The Coronacceleration: The transition from mass to personal transport and travel

This post was also published on LinkedIn Pulse. 

A series on the latent trends that have been accelerated by the Coronavirus

After the widespread fear of a pandemic, people are not going to be inclined to get into a crowded train or other mass transit, and will orient towards more personalized transportation whenever possible.

In just the past few years, consumers had already flocked to personalized transportation. Uber and Lyft quickly infiltrated the public consciousness as on demand taxi service. Uber Pool and Lyft Line were introduced shortly afterwards which enabled users to form dynamic carpools, beginning to replace public transportation for a set of more wealthy riders. Lately, on-demand electric bikes and scooter rentals have democratized on-demand, highly personalized transportation.

Adding bike lanes for personal electric vehicles and dedicated lanes for carpools is a much cheaper and flexible alternative to restructuring roads or building tunnels to accommodate new or upgraded light rail. The cost of light rail and subways has grown significantly, as well as the cost of maintenance and paying for municipal staff to operate the systems. Light rail projects take years of planning and development, whilst areas of cities are constantly ebbing and flowing. Bike lanes and dedicated lanes are also much more organic to a city’s constantly changing needs.

Self-driving vehicles in cities are increasingly unlikely anytime soon. However, adding very well marked and isolated lanes of traffic make relatively simple Level 3 autonomous vehicles cheap and safe to deploy within and around a city. The trend towards electrified vehicles will definitely accelerate now that everyone has experienced life without vehicle pollution.

Once travel starts up again, the trend towards AirBnB and smaller boutique hotels will accelerate versus large hotels with a lot of people coming and going and many common areas. AirBnB is introducing sterilization standards which will also increase traveller comfort relative to crowded facilities.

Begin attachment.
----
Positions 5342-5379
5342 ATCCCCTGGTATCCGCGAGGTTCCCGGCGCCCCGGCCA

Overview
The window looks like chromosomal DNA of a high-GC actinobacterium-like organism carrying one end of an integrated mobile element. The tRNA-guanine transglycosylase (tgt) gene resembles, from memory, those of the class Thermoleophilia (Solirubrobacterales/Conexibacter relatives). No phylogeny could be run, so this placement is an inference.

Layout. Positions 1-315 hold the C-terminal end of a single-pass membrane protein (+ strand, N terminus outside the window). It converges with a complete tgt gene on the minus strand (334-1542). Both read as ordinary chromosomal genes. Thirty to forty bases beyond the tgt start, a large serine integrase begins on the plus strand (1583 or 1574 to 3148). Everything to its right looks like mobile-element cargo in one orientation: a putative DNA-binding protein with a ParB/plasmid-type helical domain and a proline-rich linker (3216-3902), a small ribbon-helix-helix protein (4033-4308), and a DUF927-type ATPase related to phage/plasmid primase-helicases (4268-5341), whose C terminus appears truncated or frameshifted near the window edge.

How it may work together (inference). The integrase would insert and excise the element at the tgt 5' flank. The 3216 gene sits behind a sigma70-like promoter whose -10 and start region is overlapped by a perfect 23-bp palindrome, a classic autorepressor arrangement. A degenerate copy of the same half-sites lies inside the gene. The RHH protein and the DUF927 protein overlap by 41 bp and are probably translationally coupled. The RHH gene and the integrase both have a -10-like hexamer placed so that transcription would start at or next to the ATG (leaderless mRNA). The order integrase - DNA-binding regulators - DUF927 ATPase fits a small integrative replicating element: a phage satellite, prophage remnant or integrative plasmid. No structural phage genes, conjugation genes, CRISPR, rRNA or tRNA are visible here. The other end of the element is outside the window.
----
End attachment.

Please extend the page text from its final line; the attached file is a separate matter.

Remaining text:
Air travel will take quite a while to come back, but there will be a preference for smaller jet services like JSX flying from private terminals rather than large jets from major airports. Travelling internationally will have quite a few barriers and inconveniences such as testing on departure and on arrival.

New technology is on the verge of deployment. Large, personal drones that function as air taxis are already being tested in the UAE. The ability to take off and land pretty much anywhere will make every suburban house the equivalent of high value property that is right next to a rail station. Hyperloops with their pod-based carriers are still in the planning stages in various areas and also have the potential to replace mass transit projects like California’s failed high speed rail project.

High spending SF-based startups like AirBnB and Uber will need to adjust their spend to the traditional economics of travel apps and websites. There’s no reason for AirBnB’s tech costs to be more than HomeAway’s tech costs. For example, Uber could simply switch to using the Careem app they just acquired and do a deal with Google Maps, rather than continuing to invest in thousands of engineers.

The economics of personalized travel were already approaching those of mass transit, and Coronavirus has created a tipping point towards the personalized trend.